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Carbon Monoxide Detectors

Carbon Monoxide Detectors...What is carbon monoxide (CO)? CO is a highly toxic gas. It is the product of the incomplete combustion of fossil fuels such as oil, natural gas, gasoline, wood and coal. The major sources of CO in homes and apartments are fossil fuel burning boilers, furnaces, water heaters, fireplaces and parking garages. CO is very dangerous because it is colorless, odorless, tasteless, and non-irritating. CO poisoning can be fatal. The warning signs of CO poisoning are headaches, dizziness, tiredness and nausea. If you feel that you are suffering from the effects of CO poisoning or that your home may have a CO leak immediately open all of the windows and remove yourself from your home and call the Fire Department.

Landlords must provide and install at least one approved carbon monoxide alarm within each dwelling unit. The carbon monoxide alarms must be installed within fifteen feet of the primary entrance to each sleeping room. This applies to all multiple dwellings and one- and two-family homes.

Make sure your have a working carbon monoxide alarm in your rented dwelling!


Protect yourself from Carbon Monoxide (CO) poisoning in your home

Carbon Monoxide is a colorless odorless gas produced whenever a fuel is burned.  In our homes the typical sources of CO gas are the home’s furnace or hot water boiler, hot water heater, stove/oven, fireplace and sometimes a vehicle left running in an attached garage. 

Carbon Monoxide detectors are required in all homes

CO poisoning caused the death of 16-year-old Amanda Hansen in January of 2009, resulting in the passage of Amanda’s Law in New York State.  Amanda’s Law requires that CO detectors be installed in all homes where there is a CO gas source.  In buildings constructed before January 1, 2008, a CO detector is required in each dwelling unit, on the lowest level containing a sleeping area.  

Make sure that your landlord is in compliance with the law and has provided CO detectors where required. 

If CO detectors are not provided then ask that they be installed immediately.  In the event that the landlord or the landlord’s representative does not comply, call your local building inspector.  In the City of Buffalo this notification is best done through the City’s 311 “Call and Resolution Center” reporting system.  Your complaint will be assigned a tracking number and notification by letter that your complaint has been recorded will be sent to you.  Should there be no response from your landlord or the landlord’s representative call 311 again and pursue action on your complaint.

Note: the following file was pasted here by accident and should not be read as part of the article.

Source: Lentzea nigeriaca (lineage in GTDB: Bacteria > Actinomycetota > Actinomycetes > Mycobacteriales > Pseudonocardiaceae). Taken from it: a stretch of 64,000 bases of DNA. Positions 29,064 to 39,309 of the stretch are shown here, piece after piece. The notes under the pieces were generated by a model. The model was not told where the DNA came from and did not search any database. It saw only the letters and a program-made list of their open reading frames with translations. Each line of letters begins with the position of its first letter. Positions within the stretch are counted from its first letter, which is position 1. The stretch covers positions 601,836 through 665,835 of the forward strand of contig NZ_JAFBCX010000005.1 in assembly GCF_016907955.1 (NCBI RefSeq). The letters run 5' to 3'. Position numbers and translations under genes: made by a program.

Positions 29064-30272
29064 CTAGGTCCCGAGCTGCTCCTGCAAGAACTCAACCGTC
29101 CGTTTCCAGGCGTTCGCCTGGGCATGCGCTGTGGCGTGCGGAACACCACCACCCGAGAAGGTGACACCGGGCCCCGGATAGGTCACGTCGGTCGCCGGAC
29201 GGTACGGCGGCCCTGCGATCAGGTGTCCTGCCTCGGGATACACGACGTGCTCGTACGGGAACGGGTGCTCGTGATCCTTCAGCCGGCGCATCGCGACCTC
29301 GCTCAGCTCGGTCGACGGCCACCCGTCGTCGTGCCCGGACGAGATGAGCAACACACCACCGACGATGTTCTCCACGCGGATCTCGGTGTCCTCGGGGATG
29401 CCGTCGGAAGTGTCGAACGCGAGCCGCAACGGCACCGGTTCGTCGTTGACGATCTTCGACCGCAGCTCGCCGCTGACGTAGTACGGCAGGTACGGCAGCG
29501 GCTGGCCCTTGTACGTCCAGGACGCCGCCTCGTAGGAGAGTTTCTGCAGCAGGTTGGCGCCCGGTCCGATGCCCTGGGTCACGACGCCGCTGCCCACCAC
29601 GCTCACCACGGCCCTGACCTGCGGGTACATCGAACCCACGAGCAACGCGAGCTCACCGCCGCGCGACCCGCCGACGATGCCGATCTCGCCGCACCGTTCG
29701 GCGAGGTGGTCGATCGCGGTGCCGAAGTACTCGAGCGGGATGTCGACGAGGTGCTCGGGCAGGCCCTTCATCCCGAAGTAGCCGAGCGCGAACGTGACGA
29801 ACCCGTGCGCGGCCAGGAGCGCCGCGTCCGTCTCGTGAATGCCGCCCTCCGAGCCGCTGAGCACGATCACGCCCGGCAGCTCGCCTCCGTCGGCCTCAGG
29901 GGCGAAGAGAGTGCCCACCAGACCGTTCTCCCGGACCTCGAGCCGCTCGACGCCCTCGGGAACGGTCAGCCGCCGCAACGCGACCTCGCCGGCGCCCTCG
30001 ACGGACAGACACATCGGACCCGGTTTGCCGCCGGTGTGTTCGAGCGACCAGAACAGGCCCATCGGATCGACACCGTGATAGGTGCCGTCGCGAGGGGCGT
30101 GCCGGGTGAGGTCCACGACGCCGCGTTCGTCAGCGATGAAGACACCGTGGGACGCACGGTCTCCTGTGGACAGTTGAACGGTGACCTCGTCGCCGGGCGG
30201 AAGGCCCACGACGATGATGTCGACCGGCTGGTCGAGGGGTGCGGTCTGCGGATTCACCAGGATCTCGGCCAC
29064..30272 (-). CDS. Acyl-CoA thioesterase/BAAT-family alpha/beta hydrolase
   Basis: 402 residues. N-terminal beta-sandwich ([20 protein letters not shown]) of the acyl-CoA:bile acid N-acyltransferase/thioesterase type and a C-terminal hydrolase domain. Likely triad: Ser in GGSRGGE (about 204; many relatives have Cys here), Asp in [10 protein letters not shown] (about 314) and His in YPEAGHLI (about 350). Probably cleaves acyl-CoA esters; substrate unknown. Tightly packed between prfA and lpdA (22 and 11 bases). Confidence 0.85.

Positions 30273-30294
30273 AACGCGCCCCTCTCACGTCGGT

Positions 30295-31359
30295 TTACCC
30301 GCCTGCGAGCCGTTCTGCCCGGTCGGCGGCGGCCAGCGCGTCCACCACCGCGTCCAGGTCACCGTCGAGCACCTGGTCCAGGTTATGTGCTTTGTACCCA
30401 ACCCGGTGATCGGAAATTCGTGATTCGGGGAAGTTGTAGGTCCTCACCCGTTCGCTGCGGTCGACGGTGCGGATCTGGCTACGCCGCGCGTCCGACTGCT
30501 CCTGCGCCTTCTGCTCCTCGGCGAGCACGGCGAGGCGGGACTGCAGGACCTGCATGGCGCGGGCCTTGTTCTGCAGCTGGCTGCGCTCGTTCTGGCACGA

Follow this link for more details in what to look for

Communities outside the City of Buffalo, call the Building Inspection Department of that community:

Town of Amherst -
(716) 631-7094
Town of Cheektowaga
(716) 686-3470
Village of Kenmore
(716) 873-5700
Town of Tonawanda -
(716) 877-8801

Building Fire Safety Devices

Smoke Alarms

Smoke Alarms…also often known as smoke detectors, are one of the best early-warning devices of a fire. They are designed to sense low levels of smoke and sound an alarm.

Some smoke alarms are what are known as “single station,” or stand-alone devices. If they go into alarm, only the one detector is activated, alerting people right around it. Others may be connected together, such as in a two-story house, and they will all sound an alarm at the same time. A third setup may be a fire alarm system, such as in a residence hall, where a smoke alarm is connected to the building’s fire alarm system.

No matter what type of setup you may have, no fire detector can do its job if it is disabled. Whatever you do…
• LEAVE the batteries in the detector
• LEAVE the detector uncovered so it can “smell” the smoke
• LEAVE the detector on the wall or ceiling where it can do its job.

A lot of fire fatalities have occurred when the detector has been disabled.

Don’t be one of them!

What to do when the alarm goes off: If the alarm in your building goes off, there is one thing that you should always do-get out! While you may think that it is another false alarm, or you may believe you are in no danger, you can’t tell from your room. You should always evacuate the building when the alarm on your floor sounds if it is safe for you to do so.

When the fire alarm went off on the night of January 19, 2000 at Seton Hall, it had been the 19th alarm within several weeks that had occurred at Borland Hall. A number of the students didn’t leave, thinking it was another false alarm. This time, the fire was real and three freshman were killed.


Common Fire Hazards

  • Smoking
  • Candles
  • Cooking
  • Storm
  • Winter Heating
What is the danger of smoking materials?

Nationwide, smoking materials are the leading cause of fire deaths. In 1998, these fires killed over 900 people, injured almost 2,500 and caused $411.7 million in direct property damage. More people die from fires started by smoking materials than any other type of fire-22% of all of the fire deaths in 1998.